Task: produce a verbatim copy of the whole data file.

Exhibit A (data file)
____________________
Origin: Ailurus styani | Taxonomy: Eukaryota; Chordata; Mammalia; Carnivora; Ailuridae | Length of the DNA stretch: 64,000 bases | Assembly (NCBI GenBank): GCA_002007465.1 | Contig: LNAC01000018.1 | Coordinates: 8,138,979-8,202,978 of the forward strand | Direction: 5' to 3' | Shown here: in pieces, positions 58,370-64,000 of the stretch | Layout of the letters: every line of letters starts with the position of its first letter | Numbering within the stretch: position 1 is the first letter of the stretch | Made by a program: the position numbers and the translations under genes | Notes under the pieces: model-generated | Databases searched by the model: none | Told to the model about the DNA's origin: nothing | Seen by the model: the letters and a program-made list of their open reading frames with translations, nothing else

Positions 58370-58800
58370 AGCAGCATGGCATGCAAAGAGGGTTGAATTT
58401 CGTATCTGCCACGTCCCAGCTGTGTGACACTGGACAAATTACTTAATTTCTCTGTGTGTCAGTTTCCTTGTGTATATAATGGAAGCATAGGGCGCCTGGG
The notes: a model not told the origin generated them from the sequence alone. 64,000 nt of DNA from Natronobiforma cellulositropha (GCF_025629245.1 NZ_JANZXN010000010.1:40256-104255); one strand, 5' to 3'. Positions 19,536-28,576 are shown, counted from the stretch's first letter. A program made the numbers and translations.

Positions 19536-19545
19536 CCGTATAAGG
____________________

Origin: Ailurus styani | Taxonomy: Eukaryota; Chordata; Mammalia; Carnivora; Ailuridae | Length of the DNA stretch: 64,000 bases | Assembly (NCBI GenBank): GCA_002007465.1 | Contig: LNAC01000018.1 | Coordinates: 8,138,979-8,202,978 of the forward strand | Direction: 5' to 3' | Shown here: in pieces, positions 58,370-64,000 of the stretch | Layout of the letters: every line of letters starts with the position of its first letter | Numbering within the stretch: position 1 is the first letter of the stretch | Made by a program: the position numbers and the translations under genes | Notes under the pieces: model-generated | Databases searched by the model: none | Told to the model about the DNA's origin: nothing | Seen by the model: the letters and a program-made list of their open reading frames with translations, nothing else

Positions 58370-58800
58370 AGCAGCATGGCATGCAAAGAGGGTTGAATTT
58401 CGTATCTGCCACGTCCCAGCTGTGTGACACTGGACAAATTACTTAATTTCTCTGTGTGTCAGTTTCCTTGTGTATATAATGGAAGCATAGGGCGCCTGGG
The notes: a model not told the origin generated them from the sequence alone. 64,000 nt of DNA from Natronobiforma cellulositropha (GCF_025629245.1 NZ_JANZXN010000010.1:40256-104255); one strand, 5' to 3'. Positions 19,536-28,576 are shown, counted from the stretch's first letter. A program made the numbers and translations.

Positions 19536-19545
19536 CCGTATAAGG